Fire Cloud...
An irregular marking on the exterior of Native American pottery: usually resulting from burning fuel coming in direct contact with the vessel during firing

Wednesday, 9 April 2008

Big Brutus

West Mineral, Kansas

We are alone with Big Brutus in the gathering darkness on the windswept plain. Tornados and three more inches of rain are expected tonight. We’re microwaving TV dinners tonight. If a tornado approaches, we need to run 100 yards and stand between the treads of Big Brutus.

The treads of the Bucyrus-Eire earth mover are seven feet high and five feet wide. You could surround this thing with German 88’s, fire at will, and be perfectly safe between the treads. Each tread is powered by a 250 HP DC motor. Brutus has a top speed of .22 MPH and each of the four treads had 2,200 gallons of gear oil. If you look closely, you can see me standing by a tread.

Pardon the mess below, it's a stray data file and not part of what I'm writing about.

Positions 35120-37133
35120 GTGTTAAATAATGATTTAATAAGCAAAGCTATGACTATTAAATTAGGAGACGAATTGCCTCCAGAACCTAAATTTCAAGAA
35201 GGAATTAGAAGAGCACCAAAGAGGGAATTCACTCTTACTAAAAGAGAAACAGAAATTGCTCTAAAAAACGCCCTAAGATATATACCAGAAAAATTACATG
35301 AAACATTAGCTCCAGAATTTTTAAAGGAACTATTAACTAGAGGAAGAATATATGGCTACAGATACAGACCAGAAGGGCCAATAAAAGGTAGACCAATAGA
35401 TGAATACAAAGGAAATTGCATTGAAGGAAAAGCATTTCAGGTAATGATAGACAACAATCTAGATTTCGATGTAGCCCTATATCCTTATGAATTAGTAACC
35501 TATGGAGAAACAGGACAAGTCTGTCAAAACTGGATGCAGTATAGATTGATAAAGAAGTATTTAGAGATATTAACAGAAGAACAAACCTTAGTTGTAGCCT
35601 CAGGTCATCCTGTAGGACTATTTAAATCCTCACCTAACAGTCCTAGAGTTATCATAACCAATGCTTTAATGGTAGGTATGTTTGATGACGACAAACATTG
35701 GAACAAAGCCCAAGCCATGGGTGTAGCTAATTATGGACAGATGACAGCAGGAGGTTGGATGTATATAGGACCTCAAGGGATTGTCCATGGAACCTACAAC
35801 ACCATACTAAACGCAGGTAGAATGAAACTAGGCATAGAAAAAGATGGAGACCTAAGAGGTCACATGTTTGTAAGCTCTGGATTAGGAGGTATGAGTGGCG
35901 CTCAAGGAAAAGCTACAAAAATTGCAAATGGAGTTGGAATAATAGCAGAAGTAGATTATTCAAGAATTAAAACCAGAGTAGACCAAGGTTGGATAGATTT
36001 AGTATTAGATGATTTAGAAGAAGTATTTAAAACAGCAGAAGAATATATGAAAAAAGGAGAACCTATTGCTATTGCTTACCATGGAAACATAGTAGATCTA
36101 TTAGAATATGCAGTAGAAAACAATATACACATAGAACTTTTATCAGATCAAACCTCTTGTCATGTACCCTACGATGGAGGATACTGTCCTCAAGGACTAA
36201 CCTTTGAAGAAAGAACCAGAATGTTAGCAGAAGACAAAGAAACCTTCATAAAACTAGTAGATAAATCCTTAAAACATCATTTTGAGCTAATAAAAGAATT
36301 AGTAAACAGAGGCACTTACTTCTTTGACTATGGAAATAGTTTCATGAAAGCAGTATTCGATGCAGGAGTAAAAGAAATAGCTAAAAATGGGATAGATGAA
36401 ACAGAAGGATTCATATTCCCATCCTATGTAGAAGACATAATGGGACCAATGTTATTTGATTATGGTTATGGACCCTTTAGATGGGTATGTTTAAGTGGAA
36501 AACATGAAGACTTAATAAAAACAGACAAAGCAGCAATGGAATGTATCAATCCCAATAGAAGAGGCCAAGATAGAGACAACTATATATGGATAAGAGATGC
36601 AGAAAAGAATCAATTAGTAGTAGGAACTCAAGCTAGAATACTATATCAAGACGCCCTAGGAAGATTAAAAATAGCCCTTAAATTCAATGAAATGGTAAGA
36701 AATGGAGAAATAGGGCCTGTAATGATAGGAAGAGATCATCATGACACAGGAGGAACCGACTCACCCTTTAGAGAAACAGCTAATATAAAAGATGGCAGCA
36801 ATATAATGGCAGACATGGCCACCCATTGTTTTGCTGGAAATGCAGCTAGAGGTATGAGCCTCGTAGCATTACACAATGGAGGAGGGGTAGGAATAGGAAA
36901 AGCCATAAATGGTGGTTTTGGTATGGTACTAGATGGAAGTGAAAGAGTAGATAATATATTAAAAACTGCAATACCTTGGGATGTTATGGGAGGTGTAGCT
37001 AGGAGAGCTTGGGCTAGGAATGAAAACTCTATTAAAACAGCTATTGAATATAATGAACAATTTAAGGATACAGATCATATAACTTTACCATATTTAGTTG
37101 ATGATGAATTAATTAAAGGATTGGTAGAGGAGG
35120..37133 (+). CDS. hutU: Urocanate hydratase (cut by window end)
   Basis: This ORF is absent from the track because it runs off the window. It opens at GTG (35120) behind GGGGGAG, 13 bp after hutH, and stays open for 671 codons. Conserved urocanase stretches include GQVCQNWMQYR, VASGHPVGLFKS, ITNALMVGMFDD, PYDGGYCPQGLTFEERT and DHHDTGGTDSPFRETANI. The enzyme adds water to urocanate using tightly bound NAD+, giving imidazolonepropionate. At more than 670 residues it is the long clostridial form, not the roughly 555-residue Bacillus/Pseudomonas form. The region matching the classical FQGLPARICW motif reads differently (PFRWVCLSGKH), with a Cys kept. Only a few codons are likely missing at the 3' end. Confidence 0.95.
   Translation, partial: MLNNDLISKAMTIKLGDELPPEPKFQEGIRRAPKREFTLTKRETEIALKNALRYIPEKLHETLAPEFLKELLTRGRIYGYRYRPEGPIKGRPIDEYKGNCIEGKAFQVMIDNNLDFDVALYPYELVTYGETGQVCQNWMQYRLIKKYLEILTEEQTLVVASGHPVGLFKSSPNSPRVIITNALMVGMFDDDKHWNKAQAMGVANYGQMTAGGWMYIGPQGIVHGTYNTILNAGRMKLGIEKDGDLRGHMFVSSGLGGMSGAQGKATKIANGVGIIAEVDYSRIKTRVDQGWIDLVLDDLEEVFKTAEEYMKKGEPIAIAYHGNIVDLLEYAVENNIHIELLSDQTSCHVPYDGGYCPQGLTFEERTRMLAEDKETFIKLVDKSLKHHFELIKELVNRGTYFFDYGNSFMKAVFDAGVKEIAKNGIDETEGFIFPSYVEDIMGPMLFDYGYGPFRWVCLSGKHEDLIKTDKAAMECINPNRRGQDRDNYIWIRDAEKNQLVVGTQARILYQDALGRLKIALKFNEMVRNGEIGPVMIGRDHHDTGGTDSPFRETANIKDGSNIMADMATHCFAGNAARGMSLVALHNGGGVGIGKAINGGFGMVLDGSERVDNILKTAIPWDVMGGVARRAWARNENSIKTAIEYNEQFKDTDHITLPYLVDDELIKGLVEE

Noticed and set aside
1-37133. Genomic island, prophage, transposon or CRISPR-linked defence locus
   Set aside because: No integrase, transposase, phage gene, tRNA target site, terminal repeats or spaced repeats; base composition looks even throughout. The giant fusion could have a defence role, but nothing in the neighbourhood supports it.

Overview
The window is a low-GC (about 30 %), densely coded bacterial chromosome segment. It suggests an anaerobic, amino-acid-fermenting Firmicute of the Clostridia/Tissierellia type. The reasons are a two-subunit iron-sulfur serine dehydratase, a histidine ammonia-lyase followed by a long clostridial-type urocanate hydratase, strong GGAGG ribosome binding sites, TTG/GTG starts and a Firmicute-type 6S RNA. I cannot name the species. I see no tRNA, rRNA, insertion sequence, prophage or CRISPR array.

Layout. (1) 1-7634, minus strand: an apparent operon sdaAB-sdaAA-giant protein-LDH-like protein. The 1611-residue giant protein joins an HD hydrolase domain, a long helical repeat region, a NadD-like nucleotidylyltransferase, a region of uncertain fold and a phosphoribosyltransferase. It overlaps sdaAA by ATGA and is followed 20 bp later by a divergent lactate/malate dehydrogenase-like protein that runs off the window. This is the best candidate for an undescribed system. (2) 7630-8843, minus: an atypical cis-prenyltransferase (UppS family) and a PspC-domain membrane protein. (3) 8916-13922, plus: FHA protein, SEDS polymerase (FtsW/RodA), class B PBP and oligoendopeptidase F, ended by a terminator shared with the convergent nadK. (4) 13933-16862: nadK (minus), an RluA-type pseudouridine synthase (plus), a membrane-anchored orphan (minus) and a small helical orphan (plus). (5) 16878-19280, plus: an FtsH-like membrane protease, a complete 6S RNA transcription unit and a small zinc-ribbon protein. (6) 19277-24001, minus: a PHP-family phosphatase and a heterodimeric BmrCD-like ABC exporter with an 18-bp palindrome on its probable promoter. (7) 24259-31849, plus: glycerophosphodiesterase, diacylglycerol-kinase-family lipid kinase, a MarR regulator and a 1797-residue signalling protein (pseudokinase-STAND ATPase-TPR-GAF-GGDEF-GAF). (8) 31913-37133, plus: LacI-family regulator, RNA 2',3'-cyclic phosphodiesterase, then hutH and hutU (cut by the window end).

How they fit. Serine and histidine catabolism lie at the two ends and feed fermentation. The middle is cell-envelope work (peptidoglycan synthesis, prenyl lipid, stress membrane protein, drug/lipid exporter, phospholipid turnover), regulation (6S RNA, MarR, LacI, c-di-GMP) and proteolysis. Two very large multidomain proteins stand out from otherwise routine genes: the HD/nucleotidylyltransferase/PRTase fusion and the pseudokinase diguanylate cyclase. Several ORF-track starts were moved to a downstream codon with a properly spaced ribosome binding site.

I stood inside the scoop. It measures 12’x 15’x15’. One scoop holds 90 cubic yards or 150 tons of coal. The one below is from a baby earth mover.

The power plant provides a peak of 15,000 horsepower to drive the various electric motors. Brutus is 160 feet tall and weighs 11 million pounds. I climb into the machine and explore. The walkway to the tip of the boom is no longer accessible because of insurance.It took 52 men a year to assemble Brutus in 1963. The parts came in on 150 railroad cars and cost $6.5 million dollars.

But these are just dry statistics. Tonight at midnight, Mrs. Phred and I will climb to the top of the boom and kiss the sky while the tornados stalk the land. We dress in black and check our equipment.

1 comment:

  1. Enjoy Kansas while you are here--& come back when you can spend more time--& hopefully the sun will be shinning on your next trip through Kansas---I'll be glad to help you with any information I can on any place in Kansas--or give you a tour!! Olive Oil/ Women's RV forum

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